The European Union stimulus package has widespread support and Germany is sure to play an active part in it, European Commission President Jose Manuel Barroso said on Monday.
Barroso, Prime Minister Gordon Brown and French President Nicolas Sarkozy dismissed speculation that Germany -- Europe’s biggest economy -- had reservations about the €200 billion euro plan. “I was proud to see overwhelming support for the European economic recovery plan presented by the Commission,” Barroso told reporters after meeting Brown, Sarkozy and European business leaders in London. “I have full confidence in the efforts that Germany is making and will make. Germany is the most important European economy and so it would be completely unreasonable to think about any plan without the active co-operation of Germany.”
European leaders will meet in Brussels on Thursday and Friday to discuss the stimulus package, which includes spending €5 billion on energy and broadband projects, and plans to bring forward €4.5 billion for infrastructure to earlier in 2009.
However, the London meeting had threatened to be overshadowed by the absence of German Chancellor Angela Merkel, with suggestions she had been snubbed by Brown and Sarkozy over her lack of enthusiasm for the EU plan. “I don’t share the view, on the eve of our European Council meeting that there is disagreement on the seriousness of the crisis and the need for stimulus,” Sarkozy said, a view reiterated by Barroso and Brown.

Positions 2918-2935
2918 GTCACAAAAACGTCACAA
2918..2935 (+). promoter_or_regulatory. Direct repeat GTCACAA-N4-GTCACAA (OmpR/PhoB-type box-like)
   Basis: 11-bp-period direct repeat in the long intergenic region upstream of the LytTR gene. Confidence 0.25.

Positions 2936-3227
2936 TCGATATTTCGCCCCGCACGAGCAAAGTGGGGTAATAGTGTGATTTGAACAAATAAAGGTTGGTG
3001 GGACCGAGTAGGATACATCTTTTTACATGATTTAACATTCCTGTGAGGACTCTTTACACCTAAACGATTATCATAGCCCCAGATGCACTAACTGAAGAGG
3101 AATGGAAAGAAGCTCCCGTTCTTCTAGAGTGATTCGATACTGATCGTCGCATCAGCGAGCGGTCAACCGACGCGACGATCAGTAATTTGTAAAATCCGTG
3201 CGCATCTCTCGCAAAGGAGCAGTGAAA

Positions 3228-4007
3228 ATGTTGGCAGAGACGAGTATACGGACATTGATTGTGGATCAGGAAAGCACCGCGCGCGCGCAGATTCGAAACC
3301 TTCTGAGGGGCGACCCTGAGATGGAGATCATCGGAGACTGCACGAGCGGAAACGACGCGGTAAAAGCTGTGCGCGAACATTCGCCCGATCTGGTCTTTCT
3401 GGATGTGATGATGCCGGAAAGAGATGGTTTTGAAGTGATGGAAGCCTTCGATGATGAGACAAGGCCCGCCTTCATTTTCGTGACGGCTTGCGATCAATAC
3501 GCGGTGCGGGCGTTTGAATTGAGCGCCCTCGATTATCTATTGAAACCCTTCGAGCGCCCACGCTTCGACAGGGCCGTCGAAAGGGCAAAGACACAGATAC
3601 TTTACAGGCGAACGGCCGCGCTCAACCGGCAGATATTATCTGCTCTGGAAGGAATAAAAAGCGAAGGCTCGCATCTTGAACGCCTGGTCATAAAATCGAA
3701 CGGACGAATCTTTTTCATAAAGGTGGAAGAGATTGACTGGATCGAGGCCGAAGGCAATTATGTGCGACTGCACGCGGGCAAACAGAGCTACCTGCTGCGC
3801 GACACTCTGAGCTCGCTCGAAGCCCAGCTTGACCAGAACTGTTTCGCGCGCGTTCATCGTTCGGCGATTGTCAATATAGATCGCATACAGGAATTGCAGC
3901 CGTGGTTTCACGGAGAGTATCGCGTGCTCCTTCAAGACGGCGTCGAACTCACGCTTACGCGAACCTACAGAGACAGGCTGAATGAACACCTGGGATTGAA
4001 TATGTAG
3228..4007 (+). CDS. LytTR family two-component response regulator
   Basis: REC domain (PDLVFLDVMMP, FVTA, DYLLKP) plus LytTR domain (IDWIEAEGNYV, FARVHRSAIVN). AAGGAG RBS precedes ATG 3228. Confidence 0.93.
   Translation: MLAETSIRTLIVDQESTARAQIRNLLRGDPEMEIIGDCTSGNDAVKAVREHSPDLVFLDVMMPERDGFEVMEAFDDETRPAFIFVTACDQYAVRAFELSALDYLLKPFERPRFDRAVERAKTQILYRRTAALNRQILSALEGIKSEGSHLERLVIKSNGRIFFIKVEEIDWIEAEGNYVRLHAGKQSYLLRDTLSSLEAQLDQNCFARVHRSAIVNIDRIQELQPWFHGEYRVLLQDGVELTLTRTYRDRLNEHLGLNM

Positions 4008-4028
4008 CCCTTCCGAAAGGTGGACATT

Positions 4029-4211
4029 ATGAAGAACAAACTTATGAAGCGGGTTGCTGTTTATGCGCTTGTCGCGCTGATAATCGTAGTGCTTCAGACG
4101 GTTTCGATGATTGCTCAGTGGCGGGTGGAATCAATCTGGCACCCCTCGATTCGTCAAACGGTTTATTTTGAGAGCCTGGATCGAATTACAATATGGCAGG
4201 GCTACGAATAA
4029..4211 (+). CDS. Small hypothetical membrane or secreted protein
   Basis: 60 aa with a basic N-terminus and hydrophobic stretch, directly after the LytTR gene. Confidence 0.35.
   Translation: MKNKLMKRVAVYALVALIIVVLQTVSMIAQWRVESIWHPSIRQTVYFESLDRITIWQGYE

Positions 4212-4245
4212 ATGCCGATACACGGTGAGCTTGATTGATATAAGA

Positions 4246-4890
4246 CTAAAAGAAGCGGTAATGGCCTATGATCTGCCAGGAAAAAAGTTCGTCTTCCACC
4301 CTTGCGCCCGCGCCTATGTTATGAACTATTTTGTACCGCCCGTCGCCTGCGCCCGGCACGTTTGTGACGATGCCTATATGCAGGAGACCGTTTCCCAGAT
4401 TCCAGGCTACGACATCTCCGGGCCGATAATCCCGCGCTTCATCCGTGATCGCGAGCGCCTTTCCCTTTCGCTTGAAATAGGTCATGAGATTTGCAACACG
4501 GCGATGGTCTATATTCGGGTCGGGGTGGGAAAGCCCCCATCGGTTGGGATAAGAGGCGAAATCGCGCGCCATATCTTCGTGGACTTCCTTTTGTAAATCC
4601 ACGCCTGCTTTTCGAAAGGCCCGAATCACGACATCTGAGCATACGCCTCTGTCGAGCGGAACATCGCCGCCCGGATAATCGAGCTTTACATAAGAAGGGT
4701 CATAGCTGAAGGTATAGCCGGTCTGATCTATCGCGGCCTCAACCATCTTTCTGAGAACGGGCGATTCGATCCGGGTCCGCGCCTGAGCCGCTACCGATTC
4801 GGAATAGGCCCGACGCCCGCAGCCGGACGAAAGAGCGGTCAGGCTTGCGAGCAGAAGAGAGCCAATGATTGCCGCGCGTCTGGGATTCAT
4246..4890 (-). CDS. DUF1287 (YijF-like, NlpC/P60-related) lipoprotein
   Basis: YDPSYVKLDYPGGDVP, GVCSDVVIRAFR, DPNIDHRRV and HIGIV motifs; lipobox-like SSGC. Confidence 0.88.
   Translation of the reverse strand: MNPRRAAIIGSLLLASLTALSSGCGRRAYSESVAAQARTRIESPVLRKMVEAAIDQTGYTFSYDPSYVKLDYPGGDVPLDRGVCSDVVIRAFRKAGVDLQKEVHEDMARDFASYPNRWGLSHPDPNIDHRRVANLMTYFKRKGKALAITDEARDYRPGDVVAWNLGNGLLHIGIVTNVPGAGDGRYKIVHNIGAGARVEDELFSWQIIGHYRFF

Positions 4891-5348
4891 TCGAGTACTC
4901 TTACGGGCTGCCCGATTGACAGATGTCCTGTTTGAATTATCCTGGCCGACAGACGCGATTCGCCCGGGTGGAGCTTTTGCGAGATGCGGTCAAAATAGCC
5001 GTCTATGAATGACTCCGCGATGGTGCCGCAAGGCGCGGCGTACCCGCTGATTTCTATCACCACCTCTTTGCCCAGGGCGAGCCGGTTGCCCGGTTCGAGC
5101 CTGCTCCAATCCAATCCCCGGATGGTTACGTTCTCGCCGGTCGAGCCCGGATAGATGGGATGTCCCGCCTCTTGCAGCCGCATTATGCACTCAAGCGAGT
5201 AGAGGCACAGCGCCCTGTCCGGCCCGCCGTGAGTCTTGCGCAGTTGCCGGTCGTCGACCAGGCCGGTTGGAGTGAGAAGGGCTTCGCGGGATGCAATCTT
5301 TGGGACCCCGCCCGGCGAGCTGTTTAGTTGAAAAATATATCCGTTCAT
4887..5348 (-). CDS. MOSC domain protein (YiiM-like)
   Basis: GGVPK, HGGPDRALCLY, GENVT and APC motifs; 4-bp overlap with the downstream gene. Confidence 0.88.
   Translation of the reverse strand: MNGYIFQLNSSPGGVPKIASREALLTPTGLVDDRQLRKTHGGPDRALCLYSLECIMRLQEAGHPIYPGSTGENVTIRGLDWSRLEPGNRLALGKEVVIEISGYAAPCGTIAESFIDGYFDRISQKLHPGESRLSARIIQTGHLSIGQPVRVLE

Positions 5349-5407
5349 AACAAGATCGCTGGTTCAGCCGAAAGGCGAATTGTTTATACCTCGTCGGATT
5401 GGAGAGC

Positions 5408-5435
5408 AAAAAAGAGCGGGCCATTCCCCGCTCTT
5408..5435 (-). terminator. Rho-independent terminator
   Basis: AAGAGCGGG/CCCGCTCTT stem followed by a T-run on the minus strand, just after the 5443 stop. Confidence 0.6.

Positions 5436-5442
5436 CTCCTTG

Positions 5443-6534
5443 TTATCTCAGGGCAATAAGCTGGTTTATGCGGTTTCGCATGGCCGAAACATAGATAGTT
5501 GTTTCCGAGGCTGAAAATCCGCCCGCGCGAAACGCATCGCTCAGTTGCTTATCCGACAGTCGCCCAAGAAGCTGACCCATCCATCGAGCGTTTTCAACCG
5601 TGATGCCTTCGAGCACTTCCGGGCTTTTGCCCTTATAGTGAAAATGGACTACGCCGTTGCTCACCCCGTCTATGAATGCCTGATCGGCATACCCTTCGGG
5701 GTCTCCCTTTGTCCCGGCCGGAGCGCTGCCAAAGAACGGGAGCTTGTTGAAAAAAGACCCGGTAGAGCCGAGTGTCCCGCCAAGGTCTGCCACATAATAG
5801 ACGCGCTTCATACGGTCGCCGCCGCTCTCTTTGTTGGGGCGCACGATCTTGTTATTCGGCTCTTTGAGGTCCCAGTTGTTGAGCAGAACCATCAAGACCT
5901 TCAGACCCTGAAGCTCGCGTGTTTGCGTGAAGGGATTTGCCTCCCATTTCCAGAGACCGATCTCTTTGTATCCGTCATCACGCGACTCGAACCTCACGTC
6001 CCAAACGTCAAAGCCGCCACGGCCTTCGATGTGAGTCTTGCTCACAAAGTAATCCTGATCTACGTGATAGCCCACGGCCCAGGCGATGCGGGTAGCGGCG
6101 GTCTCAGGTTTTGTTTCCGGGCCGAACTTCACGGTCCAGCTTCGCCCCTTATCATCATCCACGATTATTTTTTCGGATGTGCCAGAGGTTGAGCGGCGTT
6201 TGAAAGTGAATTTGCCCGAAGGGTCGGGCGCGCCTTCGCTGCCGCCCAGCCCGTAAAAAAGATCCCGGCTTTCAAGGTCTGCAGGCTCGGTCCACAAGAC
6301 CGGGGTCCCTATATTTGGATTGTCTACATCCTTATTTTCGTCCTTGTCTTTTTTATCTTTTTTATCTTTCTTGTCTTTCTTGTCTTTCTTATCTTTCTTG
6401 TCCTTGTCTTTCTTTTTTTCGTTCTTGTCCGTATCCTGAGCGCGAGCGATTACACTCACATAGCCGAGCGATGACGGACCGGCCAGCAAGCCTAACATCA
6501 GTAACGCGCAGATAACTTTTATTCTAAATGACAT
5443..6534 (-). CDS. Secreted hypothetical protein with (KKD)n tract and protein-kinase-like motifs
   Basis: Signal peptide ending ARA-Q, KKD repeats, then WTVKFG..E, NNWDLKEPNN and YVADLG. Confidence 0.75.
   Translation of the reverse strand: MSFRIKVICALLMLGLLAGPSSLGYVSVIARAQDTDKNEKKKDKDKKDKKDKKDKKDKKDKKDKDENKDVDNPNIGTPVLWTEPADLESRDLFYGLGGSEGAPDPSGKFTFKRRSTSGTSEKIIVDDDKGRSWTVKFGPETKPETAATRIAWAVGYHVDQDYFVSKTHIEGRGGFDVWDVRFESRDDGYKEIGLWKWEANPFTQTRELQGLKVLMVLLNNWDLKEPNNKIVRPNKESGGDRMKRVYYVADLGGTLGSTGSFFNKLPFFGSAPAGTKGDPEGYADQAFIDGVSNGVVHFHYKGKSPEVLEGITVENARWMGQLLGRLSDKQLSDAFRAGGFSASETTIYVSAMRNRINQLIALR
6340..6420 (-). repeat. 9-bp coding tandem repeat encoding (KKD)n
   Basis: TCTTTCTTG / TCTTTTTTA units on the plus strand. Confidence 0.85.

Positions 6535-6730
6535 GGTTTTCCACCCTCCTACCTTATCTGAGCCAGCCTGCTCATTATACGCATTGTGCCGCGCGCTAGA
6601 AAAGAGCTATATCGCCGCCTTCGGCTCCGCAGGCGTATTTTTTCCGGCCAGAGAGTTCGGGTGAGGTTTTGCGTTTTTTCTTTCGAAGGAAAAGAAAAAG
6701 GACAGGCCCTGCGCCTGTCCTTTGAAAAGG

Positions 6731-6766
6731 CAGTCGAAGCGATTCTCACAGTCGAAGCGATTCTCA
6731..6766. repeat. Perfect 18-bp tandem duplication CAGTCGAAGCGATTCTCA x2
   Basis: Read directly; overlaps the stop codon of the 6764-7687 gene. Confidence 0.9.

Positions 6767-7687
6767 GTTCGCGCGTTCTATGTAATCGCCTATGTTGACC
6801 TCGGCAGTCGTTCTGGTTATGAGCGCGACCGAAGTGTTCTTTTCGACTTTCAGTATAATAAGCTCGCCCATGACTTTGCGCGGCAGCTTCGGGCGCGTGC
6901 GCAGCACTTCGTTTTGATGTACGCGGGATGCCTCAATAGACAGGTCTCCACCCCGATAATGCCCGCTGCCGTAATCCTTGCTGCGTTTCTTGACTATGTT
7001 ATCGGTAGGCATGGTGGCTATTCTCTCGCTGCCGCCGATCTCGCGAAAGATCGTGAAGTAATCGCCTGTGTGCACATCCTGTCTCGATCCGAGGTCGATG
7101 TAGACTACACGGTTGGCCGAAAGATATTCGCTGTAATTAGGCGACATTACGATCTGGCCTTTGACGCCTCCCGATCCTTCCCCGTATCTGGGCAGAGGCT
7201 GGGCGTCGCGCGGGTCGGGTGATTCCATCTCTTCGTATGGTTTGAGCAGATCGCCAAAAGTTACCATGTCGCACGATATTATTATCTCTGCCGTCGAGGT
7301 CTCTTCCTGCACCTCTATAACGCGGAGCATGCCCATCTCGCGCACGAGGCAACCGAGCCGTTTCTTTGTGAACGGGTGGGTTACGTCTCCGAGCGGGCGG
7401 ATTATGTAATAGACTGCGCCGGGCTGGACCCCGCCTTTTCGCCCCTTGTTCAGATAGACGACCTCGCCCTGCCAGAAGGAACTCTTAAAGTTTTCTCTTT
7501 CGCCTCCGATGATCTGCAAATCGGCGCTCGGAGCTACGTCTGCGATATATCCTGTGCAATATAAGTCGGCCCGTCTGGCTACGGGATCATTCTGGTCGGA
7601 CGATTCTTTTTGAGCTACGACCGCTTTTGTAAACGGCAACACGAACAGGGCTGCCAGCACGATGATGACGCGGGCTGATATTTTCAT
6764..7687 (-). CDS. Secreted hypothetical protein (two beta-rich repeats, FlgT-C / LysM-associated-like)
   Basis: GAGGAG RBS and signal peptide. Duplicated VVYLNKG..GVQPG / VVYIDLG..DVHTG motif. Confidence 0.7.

Merkel is under fire from some EU nations and domestic lawmakers for what they say is a dithering and isolationist approach to the financial crisis. In particular, they are angry over her reluctance to embrace the EU approach, although her coalition has pushed through a national stimulus package it says is worth €31 billion.
A spokesman for Brown insisted the London gathering was an “informal meeting,” adding that the British and German leaders had discussed the economy in a phone call on Sunday. “Obviously each country has to take the action that it feels appropriate,” the spokesman said. “We have already seen the announcement of the fiscal stimulus package in Germany.” “We continue to work closely with Germany on how we can help businesses and families in both of our countries to ensure that we get through this downturn as fairly as possible.”
Brown has brought forward public spending projects worth £3 billion as part of a £20 billion stimulus package to mitigate the effects of the looming recession. In a statement earlier on Monday, Downing Street said Brown believes speeding up infrastructure investments “will not only cushion the blow to the construction sector, which is slowing down sharply in most member states, it will also enhance Europe’s longer-term sustainable growth potential.” (Reuters)